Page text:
Authors: Dr Anthony Keyburn (CSIRO AAHL), Dr Sam Abraham and Ihab Habib (Murdoch University)

Anthony (4th from left) and team.

The Australian livestock sector, including Poultry, can be happy with the current state of play when it comes to antimicrobial resistance (AMR) bacteria (Superbugs). Recent surveys have shown that the industry has a comparatively low incidence of resistance to last line drugs used to treat severe infections in humans (Sam Abraham et al., 2015, Barlow et al., 2015 , Abraham et al., 2014, Pande et al., 2015). This is attributed to Australia’s geography, ban on the importation of specific livestock and certain meat products and restriction on the use of last line antimicrobial’s.

However, more can be done to ensure the Australian industry does not lose the bragging rights over others and should remain vigilant or risk a rise in resistance. Recent studies have reported the detection of last-line antimicrobial resistant E. coli in an off-shore colony of seagulls in NSW (Dolejska et al., 2016) and Salmonella in a cat with no history of last-line antimicrobial use (Abraham et al., 2016)

Expansion of alternative farming namely free range in both egg and meat production may increase the risk of exposure to bugs that are resistant to antibiotics irrespective of if drugs are used on the property. The risk can come from feral and wild animals or birds and human interactions. Environmental pollutants like metal cations especially Copper and Zinc have been linked to bacterial antibiotic resistance development in nature (Pal et al., 2017). Some part of the drug resistance in these cases comes from the co-localization of metal resistance and drug resistant genes on the same mobile element. In fact, copper resistance genes are more common amongst drug resistant bacteria vs. non-drug resistant isolates (Mourao, 2015). Also, humans can play a role in the exposure of drug resistant bacteria to livestock especially those who have travelled or consumed contaminated food from endemic areas.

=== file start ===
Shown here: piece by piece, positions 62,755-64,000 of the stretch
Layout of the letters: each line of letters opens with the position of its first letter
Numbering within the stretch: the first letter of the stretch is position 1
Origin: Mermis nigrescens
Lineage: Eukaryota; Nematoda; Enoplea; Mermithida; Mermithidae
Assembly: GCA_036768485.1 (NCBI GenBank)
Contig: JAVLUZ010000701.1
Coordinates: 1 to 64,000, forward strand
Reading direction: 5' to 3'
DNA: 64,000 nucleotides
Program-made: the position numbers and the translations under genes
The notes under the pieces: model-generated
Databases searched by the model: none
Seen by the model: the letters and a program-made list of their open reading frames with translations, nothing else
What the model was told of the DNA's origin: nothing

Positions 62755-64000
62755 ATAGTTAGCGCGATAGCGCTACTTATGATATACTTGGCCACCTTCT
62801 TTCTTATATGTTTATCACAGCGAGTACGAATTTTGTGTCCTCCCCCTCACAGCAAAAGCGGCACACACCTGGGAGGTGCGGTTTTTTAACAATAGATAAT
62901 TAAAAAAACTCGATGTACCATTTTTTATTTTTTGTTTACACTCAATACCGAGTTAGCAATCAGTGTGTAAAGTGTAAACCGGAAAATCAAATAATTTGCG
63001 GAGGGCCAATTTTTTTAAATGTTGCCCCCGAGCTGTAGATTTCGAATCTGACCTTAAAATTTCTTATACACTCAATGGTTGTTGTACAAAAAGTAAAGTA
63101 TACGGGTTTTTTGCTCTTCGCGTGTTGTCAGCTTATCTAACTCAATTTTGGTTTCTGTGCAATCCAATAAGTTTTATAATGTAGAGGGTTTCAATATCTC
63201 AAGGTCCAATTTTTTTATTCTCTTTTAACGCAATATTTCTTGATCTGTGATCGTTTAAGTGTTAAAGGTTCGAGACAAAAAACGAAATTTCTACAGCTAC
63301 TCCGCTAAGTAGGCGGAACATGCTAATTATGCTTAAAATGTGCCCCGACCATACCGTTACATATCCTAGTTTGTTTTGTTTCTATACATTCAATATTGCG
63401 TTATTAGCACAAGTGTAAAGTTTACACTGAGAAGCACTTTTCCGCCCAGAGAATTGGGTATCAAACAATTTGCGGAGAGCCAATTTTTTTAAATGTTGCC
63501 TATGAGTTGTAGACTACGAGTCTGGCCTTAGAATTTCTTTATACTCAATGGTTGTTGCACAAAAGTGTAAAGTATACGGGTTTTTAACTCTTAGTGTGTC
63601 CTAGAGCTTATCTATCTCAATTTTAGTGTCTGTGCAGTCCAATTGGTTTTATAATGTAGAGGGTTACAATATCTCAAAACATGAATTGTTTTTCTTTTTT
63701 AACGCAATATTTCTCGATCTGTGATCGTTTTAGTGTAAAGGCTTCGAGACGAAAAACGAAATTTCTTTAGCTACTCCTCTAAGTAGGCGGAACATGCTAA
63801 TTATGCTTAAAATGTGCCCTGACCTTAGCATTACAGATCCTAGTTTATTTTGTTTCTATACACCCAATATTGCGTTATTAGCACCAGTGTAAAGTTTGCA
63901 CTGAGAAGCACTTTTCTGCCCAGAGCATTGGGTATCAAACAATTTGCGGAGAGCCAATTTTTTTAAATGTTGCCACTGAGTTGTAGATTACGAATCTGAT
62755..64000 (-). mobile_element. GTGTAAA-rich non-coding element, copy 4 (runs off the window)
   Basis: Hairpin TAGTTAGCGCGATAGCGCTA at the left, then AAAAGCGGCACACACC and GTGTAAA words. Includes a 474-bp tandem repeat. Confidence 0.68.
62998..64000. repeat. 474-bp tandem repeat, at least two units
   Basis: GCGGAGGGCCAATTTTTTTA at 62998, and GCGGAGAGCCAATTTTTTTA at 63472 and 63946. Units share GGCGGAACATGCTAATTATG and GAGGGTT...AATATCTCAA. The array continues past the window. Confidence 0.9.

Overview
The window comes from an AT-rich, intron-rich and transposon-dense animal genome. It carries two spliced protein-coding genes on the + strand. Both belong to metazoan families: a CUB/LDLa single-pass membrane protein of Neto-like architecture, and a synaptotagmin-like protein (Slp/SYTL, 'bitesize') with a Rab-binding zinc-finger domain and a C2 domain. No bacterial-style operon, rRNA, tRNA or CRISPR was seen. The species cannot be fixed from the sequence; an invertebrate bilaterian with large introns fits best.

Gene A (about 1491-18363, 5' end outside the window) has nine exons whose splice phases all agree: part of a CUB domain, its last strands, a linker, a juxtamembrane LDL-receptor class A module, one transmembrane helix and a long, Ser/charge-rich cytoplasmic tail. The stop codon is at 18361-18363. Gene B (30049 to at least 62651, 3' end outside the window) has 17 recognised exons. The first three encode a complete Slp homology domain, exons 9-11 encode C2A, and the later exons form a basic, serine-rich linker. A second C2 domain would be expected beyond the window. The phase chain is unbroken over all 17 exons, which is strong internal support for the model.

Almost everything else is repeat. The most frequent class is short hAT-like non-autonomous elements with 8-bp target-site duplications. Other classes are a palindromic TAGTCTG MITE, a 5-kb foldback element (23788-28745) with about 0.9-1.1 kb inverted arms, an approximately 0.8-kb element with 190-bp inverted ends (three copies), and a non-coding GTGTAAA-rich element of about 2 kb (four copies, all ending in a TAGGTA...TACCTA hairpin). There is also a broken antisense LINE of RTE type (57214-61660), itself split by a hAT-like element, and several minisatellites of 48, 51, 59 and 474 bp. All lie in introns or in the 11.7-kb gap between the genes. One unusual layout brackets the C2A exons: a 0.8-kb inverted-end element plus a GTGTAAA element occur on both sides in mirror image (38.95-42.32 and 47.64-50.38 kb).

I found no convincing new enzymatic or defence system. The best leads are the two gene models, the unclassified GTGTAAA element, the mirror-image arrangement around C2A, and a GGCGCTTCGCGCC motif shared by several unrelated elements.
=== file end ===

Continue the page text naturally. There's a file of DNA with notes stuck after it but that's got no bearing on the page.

This is an area where active involvement in surveillance and effective communication and collaboration plays a major role in knowing what is circulating within the Asia-Pacific region. As part of an OIE Twinning Project between the National Institute of Animal Health in Bangkok, Thailand and the CSIRO Australian Animal Health Laboratory, in collaboration with Murdoch University we are involved in training and undertaking surveillance projects looking at drug resistant bacteria isolates from pigs and poultry. The projects are looking at isolates from the farms and the surrounding environment to gain insight on what resistant bacteria are circulating in specific regions of Thailand and more importantly what gene(s) are being carried and/or exchanged between different bacteria. This information will help inform both countries about the presence and movement of drug resistant bacteria and help aid in the development of new diagnostic tests. The result of these types of projects will also help inform discussions in antimicrobial stewardship programs and lead to changes in practices and policies for both countries.


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